The "right not to be killed" is not a Human Right as BGC defines it here. Murder was already a crime for thousands of years before Human Rights were invented. There was no need to invent Human Rights (and a vast coercive mechanism to enforce them) in order to prevent such ordinary, well-understood crimes. Human Rights were (and are) clearly intended to serve other purposes besides preventing ordinary crimes, for which the usual processes of law enforcement were perfectly adequate - or were before the PC crew started interfering with them.
Therefore, the concept of Human Rights is bankrupt because such "rights" often overlap with existing laws (against murder, assault, etc.). In this case the Human Right in question is at best redundant and at worst a way to prosecute someone twice for the same offense. Alternatively, when the Human Right is a new one invented out of whole cloth, it is evil, because it involves the strong coercing the weak as BGC explained.
@JC. Absolutely right. It is so perfect an arrangement of evil that it is hard not to conclude that Satan has a very direct influence in the propagation of Human Rights. Or, perhaps more exactly, it is what is meant by an Antichrist phenomenon - doing great evil in the name of Good, such as to fool almost everyone.
“The Antichrist must be understood as a spiritual phenomenon. Why will everyone in the world want to bow down to him? Obviously, it is because there is something in him which responds to something in us—that something being a lack of Christ in us. If we will bow down to him (God forbid that we do so!), it will be because we will feel an attraction to some kind of external thing, which might even look like Christianity, since ‘Antichrist’ means the one who is ‘in place of Christ’ or looks like Christ.” Fr Seraphim Rose
Comment from LEO
"The danger with the language of rights is the abuse of the determination of what is a right and who determines it, but we should not discard this concept. Good ideas can be corrupted, distorted, and abused, but the original idea can still be a good one.
In the Declaration of Independence, certain rights are seen as inalienable (or unalienable if you prefer). That is, they cannot be taken away. They cannot even be given away. That is what inalienable meant. God permanently assigned them to us. Men are “endowed by their Creator” in the words of the Declaration. We cannot, therefore, consent to their loss, and we have a right to resist their being taken away by men.
These are not human rights in the sense that humans thought them up and can enforce them. They are divine rights God gave to his children as a birthright, and only God can abrogate them. We have no right, therefore, to take our own life or to sell ourselves into slavery.
Once the original link to God is broken, then danger is at hand."
On Google Doodle today
"The practice of sport is a human right.
"Every individual must have the possibility of practicing sport, without discrimination of any kind and in the Olympic spirit, which requires mutual understanding with a spirit of friendship, solidarity and fair play."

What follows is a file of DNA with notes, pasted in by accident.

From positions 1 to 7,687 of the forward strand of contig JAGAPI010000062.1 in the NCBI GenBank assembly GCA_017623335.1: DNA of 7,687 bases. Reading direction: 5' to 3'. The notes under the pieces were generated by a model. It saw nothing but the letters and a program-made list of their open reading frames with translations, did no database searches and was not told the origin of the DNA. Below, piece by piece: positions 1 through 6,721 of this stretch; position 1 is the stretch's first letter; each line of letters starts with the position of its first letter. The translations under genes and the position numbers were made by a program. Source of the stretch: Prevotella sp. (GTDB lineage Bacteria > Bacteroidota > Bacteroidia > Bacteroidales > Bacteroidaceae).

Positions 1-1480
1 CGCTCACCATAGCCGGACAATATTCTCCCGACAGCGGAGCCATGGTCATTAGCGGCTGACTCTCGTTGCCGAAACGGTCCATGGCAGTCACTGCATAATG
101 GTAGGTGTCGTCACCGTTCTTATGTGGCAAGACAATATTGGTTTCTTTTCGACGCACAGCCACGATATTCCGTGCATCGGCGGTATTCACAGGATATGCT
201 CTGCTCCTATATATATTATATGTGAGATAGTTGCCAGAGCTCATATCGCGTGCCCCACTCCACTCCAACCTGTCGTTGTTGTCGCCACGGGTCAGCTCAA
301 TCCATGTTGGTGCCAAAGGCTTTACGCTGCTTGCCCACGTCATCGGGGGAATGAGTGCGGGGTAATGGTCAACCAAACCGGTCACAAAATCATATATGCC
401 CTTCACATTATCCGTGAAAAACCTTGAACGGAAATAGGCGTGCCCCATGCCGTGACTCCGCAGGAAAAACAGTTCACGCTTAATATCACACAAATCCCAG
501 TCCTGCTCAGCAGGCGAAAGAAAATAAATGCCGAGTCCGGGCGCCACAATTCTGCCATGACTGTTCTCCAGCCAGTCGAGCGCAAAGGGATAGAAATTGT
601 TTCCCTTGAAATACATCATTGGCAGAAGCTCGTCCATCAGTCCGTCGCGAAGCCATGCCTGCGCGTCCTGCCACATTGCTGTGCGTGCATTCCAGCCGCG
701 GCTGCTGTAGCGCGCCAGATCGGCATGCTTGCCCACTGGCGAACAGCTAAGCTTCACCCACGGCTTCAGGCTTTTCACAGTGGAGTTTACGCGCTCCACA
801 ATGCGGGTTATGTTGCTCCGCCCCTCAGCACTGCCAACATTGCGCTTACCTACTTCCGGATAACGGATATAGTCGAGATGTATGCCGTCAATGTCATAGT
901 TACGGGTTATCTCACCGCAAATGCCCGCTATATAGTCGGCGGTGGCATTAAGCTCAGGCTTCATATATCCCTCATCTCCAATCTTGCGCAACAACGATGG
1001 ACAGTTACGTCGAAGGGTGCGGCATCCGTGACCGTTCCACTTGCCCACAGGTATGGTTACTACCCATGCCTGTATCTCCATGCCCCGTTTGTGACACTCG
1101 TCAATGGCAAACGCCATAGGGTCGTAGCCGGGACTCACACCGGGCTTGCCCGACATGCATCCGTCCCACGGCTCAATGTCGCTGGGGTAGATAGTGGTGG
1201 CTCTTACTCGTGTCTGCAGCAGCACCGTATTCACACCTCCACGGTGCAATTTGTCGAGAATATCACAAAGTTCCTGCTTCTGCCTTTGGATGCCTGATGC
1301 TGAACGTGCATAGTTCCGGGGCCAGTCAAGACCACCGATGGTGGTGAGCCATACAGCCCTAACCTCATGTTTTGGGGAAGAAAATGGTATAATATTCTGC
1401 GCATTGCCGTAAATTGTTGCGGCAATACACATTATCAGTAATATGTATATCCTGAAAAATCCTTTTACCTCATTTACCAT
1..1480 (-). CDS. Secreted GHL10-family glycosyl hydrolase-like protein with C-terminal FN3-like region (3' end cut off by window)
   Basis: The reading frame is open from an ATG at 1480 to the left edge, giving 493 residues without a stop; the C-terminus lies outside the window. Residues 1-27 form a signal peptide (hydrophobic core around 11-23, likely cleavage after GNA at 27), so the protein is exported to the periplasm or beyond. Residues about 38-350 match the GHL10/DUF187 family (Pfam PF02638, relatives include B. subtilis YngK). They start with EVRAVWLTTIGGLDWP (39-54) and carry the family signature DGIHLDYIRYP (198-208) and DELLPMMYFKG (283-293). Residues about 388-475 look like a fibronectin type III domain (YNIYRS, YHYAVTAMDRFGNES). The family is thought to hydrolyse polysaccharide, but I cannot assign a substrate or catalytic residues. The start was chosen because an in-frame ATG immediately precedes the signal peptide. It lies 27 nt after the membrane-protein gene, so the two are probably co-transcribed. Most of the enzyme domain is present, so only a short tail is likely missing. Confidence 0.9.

Nonsense on stilts, of course - yet put forward with all due seriousness for our contemplation.
What is the basis for thinking that the "rights" that the Declaration says God gave to us were actually given to us by God? (Other than "the founders said so" of course.)
Where do you see "Life, Liberty and the pursuit of Happiness" in the Bible?
No doubt you could do one of these modern day exercises in trying to derive whatever-the-Left-wants-today from the Bible, but I am skeptical.
To quote Russell Kirk in The Conservative mind: Radicalism at the end of the eighteenth century expressed its case in terms of “natural rights”. Ever since Paine’s Rights of Men was published, the notion of inalienable natural rights has been embraced by the mass of men in a vague and belligerent form, ordinarily confounding “rights” with desires. This confusion in definition plagues society today, notably in the “Universal Declaration of Human Rights” drawn up by the United Nations Organization: thirty articles, and a somewhat greater number of “rights” defined therein, including the right to free education, the right to “enjoy the arts”, the right of copyright, the right to an international order, the right to “the full development of personality”, the right to equal pay, the right to marry, and a great many more which actually are not rights at all, but merely aspirations. The conservative adage that all radical “natural rights” are simply, in substance, a declaration of the Right to be Idle is suggested in Article 2: “Everyone has the right to rest and leisure, including reasonable limitation of working hours and periodic holidays with pay.” This lengthy catalogue of “rights” ignores the two essential conditions which are attached to all true rights; first, the capacity of individuals to claim and exercise the alleged right; second, the correspondent duty that is married to every right. If a man has a right to marry, some woman must have the duty of marrying him; if a man has a right to rest, some other person must have the duty of supporting him. If rights are confused thus with desires, the mass of men must feel always that some vast, intangible conspiracy thwarts their attainment of what they are told is their inalienable birthright. Burke (and after him, Coleridge), perceiving this danger of fixing upon society a permanent grudge frustration, tried to define true natural right and true natural law.